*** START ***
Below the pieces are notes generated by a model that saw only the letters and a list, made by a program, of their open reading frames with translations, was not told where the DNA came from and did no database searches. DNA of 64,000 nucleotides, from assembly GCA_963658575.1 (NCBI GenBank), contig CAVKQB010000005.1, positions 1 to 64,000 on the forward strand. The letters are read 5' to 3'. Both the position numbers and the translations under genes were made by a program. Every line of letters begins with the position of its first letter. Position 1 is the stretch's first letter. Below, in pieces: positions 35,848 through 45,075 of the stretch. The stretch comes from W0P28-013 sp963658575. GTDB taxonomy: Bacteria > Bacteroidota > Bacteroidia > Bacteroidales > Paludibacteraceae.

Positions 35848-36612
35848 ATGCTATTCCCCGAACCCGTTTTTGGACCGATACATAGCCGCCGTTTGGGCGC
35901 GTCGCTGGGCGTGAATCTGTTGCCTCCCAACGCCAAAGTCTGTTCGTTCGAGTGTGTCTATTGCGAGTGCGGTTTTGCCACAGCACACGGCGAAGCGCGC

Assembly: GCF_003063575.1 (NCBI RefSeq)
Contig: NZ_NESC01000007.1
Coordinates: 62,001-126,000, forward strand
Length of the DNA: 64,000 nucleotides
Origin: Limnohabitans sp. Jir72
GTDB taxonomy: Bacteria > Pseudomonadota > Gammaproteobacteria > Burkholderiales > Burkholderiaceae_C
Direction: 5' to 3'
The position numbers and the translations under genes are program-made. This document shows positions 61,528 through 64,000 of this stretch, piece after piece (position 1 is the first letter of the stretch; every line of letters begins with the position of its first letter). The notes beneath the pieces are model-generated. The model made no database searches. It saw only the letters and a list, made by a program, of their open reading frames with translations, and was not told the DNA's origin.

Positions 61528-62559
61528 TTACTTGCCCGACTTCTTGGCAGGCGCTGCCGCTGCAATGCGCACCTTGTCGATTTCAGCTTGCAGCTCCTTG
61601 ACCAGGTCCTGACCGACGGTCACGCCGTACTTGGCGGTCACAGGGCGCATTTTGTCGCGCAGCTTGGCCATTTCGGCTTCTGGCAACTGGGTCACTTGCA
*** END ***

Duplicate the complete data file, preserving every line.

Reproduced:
Below the pieces are notes generated by a model that saw only the letters and a list, made by a program, of their open reading frames with translations, was not told where the DNA came from and did no database searches. DNA of 64,000 nucleotides, from assembly GCA_963658575.1 (NCBI GenBank), contig CAVKQB010000005.1, positions 1 to 64,000 on the forward strand. The letters are read 5' to 3'. Both the position numbers and the translations under genes were made by a program. Every line of letters begins with the position of its first letter. Position 1 is the stretch's first letter. Below, in pieces: positions 35,848 through 45,075 of the stretch. The stretch comes from W0P28-013 sp963658575. GTDB taxonomy: Bacteria > Bacteroidota > Bacteroidia > Bacteroidales > Paludibacteraceae.

Positions 35848-36612
35848 ATGCTATTCCCCGAACCCGTTTTTGGACCGATACATAGCCGCCGTTTGGGCGC
35901 GTCGCTGGGCGTGAATCTGTTGCCTCCCAACGCCAAAGTCTGTTCGTTCGAGTGTGTCTATTGCGAGTGCGGTTTTGCCACAGCACACGGCGAAGCGCGC

Assembly: GCF_003063575.1 (NCBI RefSeq)
Contig: NZ_NESC01000007.1
Coordinates: 62,001-126,000, forward strand
Length of the DNA: 64,000 nucleotides
Origin: Limnohabitans sp. Jir72
GTDB taxonomy: Bacteria > Pseudomonadota > Gammaproteobacteria > Burkholderiales > Burkholderiaceae_C
Direction: 5' to 3'
The position numbers and the translations under genes are program-made. This document shows positions 61,528 through 64,000 of this stretch, piece after piece (position 1 is the first letter of the stretch; every line of letters begins with the position of its first letter). The notes beneath the pieces are model-generated. The model made no database searches. It saw only the letters and a list, made by a program, of their open reading frames with translations, and was not told the DNA's origin.

Positions 61528-62559
61528 TTACTTGCCCGACTTCTTGGCAGGCGCTGCCGCTGCAATGCGCACCTTGTCGATTTCAGCTTGCAGCTCCTTG
61601 ACCAGGTCCTGACCGACGGTCACGCCGTACTTGGCGGTCACAGGGCGCATTTTGTCGCGCAGCTTGGCCATTTCGGCTTCTGGCAACTGGGTCACTTGCA